I have had the inexplicable good fortune to be born in the most prosperous and stable circumstances in any time or place (thanks, William Beveridge, and hands off, Spreadsheet Phil), and yet I cannot relax. I seem to spend a lot of time mentally planning what I would do in the event of a whole series of ‘what if?’ catastrophe scenarios.
It has been a habit since childhood, when the principal catastrophic scenario I had to deal with was finding cabbage on my plate. The sheer disgustingness of this stuff drove to plan and execute various strategies for avoiding – or at least mitigating – it. Some were more successful than others: I got away with storing it in my hankie and flushing it down the loo for a while, but when mid-meal trips to the loo were banned for their unhygienic-ness (health and safety gone mad!) in desperation I resorted to just throwing it under the table – but, hey, at least I didn’t have to eat it when it was discovered some hours later. I can report that an experiment in taking a compacted mouthful of cabbage with a first mouth of pudding was never repeated: Bird’s strawberry blancmange does nothing to obliterate the dankness of cabbage.
As I got older, read more books, watched the news, I often wondered what I would do if I suddenly had to leave my home at a moment’s notice, never to return. What would it be most practical to take, but also what small items – photos, mementos, would I want to salvage to fortify me during the uncertain times ahead? As I’ve mentioned elsewhere on this site, I’d take my dressing gown: light, warm, with pockets and a detachable belt, it could be pressed into service for all manner of things.
At the time Terry Waite was in the news for his long imprisonment in solitary confinement, I asked myself how I would cope in those circumstances. Would I have the mental and physical resources to survive such deprivation? Clearly, to occupy the endless hours of tedium I would have to sing all the songs and recite all the poetry I could remember. But would a daily diet of nursery rhymes, very fragmentary fragments of the ‘A’ level English syllabus, every single song from Oliver!, about two-thirds of 20 Beatles songs, and not forgetting snatches from masterpieces such as Dave Dee, Dozy, Beaky, Mick and Titch’s Bend It and Leapy Lea’s Little Arrows just enrage my guards – or indeed put their sanity (and mine) at risk?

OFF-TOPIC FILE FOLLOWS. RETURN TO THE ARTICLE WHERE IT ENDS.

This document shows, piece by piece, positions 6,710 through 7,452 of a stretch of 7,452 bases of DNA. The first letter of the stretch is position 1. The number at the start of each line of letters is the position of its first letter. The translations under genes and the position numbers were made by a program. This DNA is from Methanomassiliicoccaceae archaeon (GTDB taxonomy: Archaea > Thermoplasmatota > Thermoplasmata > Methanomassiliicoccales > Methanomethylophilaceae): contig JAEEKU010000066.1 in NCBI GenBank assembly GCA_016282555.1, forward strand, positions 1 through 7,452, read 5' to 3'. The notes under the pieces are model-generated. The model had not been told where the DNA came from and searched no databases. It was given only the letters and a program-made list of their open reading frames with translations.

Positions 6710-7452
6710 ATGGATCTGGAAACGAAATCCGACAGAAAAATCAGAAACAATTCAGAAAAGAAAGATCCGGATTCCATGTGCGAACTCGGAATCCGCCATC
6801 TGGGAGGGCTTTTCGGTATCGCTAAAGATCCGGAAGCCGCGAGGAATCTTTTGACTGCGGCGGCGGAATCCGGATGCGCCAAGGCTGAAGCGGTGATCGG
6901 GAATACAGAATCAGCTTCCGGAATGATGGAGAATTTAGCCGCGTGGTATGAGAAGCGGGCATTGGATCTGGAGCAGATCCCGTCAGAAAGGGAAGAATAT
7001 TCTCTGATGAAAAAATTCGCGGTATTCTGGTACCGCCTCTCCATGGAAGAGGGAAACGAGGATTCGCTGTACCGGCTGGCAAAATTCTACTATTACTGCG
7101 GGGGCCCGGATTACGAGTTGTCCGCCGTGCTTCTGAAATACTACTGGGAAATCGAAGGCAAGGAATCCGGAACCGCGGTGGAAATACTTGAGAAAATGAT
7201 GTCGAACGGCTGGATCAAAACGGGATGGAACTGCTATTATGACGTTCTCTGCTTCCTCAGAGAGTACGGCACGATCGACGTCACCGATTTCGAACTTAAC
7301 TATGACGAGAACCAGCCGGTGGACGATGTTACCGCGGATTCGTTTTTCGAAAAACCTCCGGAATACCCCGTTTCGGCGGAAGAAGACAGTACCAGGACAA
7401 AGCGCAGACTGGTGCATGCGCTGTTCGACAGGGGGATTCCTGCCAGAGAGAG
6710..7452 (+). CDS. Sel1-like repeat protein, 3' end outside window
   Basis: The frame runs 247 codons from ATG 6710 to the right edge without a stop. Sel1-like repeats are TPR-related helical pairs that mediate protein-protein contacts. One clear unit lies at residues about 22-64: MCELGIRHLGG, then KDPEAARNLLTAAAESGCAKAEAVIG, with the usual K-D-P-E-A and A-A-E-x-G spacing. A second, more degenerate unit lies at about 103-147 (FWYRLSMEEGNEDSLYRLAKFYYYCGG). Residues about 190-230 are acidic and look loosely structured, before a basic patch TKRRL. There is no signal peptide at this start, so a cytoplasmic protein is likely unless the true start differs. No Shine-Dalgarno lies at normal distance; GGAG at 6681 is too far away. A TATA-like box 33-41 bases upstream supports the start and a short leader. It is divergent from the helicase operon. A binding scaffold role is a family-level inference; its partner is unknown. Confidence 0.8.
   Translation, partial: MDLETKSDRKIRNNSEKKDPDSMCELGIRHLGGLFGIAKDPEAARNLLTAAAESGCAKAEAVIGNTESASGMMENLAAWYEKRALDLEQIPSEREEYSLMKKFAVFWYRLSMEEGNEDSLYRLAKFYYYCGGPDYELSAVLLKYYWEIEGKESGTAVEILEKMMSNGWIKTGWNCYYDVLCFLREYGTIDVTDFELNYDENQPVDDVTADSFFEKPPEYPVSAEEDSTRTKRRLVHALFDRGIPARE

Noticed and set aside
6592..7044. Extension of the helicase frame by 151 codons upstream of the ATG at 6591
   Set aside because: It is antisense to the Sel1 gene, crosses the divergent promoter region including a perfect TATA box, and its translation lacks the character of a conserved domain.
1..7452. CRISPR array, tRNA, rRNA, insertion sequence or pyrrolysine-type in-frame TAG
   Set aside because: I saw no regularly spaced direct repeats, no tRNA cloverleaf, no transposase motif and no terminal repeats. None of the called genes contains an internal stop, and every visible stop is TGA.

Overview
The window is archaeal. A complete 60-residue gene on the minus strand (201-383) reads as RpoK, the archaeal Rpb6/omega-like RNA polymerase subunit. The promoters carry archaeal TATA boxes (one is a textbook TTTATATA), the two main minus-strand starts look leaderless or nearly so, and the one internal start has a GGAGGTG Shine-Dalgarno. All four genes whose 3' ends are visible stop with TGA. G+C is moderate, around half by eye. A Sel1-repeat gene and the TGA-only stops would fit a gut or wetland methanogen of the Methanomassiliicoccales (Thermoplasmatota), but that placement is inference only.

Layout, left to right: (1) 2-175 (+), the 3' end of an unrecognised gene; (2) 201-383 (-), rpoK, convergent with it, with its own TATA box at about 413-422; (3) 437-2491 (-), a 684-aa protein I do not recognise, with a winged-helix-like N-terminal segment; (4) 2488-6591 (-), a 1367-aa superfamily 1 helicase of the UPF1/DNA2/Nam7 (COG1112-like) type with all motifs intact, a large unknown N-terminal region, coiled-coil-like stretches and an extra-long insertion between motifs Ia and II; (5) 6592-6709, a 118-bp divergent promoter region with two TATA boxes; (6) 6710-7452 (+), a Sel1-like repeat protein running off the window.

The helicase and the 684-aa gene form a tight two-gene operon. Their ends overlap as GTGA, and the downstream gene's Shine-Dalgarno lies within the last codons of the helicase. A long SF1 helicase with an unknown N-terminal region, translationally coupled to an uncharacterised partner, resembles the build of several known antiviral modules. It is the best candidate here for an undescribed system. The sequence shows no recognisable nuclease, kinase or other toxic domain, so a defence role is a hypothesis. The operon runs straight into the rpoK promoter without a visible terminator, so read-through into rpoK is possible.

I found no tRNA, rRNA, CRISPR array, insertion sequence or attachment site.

And what about exercise? You’d have to strike a fine balance between conserving your energies, in view of the meagre rations you would be getting, and making sure your muscles did not become too atrophied. Burpees and star jumps would be out, but perhaps a finely calibrated set of sit-ups, lunges and press-ups would do it.
When I was a child, adults were always accusing me of having an over-active imagination, and I’m finally beginning to think they were right. If I had applied to the real world even half the mental effort I have invested in planning for highly improbable contingencies, I could have been CEO of an SME – doubtless one built on flogging fuel, torches and water to weirdo survivalists in their mountain redoubts.